He also criticised Facebook for not making it easy for users to switch their data to other services. “Facebook has been sucking down Gmail contacts for many years.”

Brin’s comments come amidst an intensifying battle for control of the internet that is being played out across the globe between governments, companies, military strategists, activists and hackers.

From Hollywood’s attempts to pass legislation allowing pirate websites to be shut down, to the British government’s plans to monitor social media and web use, the ethos of openness championed by the pioneers of the internet and world wide web is being challenged on a number of fronts.
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In China, which now has more internet users than any country in the world, the government recently introduced new “real identity” rules in a bid to tame the country’s boisterous micro-blogging scene. In Russia there are powerful calls to rein in a blogosphere that was blamed for fomenting a wave of anti-Putin protests. It has been reported that Iran is planning to introduce a sealed “national internet” from this summer.

Ricken Patel, co-founder of Avaaz, the 14 million-strong online activist network which has been providing communication equipment and training to Syrian activists, echoed Brin’s warning: “We’ve seen a massive attack on the freedom of the web. Governments are realising the power of this medium to organise people and they are trying to clamp down across the world, not just in places like China and North Korea; we’re seeing bills in the United States, in Italy, all across the world.”

The outspoken Chinese artist and activist Ai Weiwei says the Chinese government’s attempts to control the internet will ultimately be doomed to failure. “In the long run they must understand it’s not possible for them to control the internet unless they shut it off – and they can’t live with the consequences of that.”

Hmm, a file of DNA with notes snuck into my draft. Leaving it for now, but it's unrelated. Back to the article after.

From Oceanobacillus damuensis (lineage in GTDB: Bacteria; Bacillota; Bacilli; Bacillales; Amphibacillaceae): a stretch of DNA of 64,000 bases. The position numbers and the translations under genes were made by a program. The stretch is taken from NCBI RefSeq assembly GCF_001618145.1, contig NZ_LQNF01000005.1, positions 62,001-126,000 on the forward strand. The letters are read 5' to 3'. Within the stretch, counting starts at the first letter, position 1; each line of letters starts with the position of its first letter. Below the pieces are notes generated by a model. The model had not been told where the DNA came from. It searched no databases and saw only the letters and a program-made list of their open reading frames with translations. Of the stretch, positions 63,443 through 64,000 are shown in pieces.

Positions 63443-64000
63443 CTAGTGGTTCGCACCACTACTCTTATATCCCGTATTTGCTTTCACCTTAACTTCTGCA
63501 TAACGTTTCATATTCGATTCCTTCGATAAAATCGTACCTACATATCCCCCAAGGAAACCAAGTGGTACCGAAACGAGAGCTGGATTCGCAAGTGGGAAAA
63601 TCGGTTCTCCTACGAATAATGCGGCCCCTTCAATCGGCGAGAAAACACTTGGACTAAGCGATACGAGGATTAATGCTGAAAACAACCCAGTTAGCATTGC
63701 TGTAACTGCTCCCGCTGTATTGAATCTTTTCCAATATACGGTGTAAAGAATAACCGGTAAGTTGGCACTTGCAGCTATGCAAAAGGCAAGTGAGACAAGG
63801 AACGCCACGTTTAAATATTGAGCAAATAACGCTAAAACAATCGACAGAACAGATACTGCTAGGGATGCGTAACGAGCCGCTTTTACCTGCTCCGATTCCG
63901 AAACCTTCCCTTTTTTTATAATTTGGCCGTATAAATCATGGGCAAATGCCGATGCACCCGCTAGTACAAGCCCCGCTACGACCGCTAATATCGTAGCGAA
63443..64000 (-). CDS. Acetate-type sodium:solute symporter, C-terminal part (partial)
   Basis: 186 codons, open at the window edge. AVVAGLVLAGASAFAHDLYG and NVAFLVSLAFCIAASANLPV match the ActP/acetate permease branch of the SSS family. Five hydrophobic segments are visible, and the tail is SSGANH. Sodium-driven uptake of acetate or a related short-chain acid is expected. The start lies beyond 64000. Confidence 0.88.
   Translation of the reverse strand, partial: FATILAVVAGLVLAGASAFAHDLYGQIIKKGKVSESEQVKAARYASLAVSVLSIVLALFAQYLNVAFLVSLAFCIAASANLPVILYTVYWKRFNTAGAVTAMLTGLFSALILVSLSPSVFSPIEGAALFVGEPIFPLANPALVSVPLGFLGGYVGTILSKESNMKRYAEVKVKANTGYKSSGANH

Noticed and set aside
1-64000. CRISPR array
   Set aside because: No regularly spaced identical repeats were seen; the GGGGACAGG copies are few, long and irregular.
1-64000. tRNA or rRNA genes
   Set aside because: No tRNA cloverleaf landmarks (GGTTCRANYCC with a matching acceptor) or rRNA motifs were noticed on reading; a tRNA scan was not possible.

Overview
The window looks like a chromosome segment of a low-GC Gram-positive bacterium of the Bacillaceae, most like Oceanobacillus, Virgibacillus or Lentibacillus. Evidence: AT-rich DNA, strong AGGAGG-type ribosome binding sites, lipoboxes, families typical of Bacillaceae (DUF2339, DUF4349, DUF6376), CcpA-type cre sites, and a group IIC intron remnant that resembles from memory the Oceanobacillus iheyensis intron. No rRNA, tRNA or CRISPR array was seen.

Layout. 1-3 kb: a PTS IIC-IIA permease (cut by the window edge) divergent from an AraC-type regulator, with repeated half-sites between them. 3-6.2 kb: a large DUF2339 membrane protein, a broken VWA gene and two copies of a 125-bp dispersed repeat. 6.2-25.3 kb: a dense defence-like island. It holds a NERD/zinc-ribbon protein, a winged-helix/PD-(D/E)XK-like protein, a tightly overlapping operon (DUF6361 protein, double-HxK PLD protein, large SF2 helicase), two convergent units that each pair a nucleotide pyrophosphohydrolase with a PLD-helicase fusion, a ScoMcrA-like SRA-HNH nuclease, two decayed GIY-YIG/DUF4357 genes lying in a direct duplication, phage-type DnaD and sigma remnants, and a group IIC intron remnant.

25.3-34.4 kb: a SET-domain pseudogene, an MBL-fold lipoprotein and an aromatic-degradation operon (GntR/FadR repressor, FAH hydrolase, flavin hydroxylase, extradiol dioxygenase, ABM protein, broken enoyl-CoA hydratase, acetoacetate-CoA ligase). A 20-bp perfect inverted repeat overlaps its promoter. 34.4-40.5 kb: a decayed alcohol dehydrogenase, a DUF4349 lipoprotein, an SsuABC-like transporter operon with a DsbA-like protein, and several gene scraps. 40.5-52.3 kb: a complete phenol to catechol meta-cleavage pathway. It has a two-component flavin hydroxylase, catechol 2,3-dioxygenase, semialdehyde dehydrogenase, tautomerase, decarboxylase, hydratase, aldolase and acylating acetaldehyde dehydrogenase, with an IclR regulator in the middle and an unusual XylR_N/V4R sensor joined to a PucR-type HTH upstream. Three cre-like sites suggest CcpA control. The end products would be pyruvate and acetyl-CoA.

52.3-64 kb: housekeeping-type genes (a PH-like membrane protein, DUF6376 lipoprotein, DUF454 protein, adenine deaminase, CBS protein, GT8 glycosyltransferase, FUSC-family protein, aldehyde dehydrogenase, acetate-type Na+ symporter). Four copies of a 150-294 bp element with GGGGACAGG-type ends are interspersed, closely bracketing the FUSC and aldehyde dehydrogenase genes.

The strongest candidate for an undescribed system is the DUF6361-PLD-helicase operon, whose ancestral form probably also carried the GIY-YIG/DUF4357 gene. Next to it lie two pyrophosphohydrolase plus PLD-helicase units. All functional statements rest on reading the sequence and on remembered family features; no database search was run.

Brin said he was not surprised by the effectiveness with which China had so far managed to create a technological barrier against the outside world. “I’m more surprised by the acceptance . . . I had imagined people would be more rebellious.”

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Amid mounting concern over the militarisation of the internet and claims (denied by Beijing) that China has mounted numerous cyber-attacks on US military and corporate targets, he said it would be hugely difficult for any government to defend its online “territory”.

“If you compare the internet to the physical world, there really aren’t any walls between countries. If Canada wanted to send tanks into the US there is nothing stopping them and it’s the same on the internet: it’s hopeless to try to control the internet.”

He reserved his harshest words for the entertainment industry, which he said was “shooting itself in the foot, or maybe worse than in the foot” by lobbying for legislation to block sites offering pirate material.
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He said the SOPA and PIPA bills championed by Hollywood and the music industry would have led to the US using the same technology and approach it criticised China and Iran for using. The entertainment industry failed to appreciate that people would continue to download pirated content as long as it was easier to acquire and use than legitimately obtained material, he said.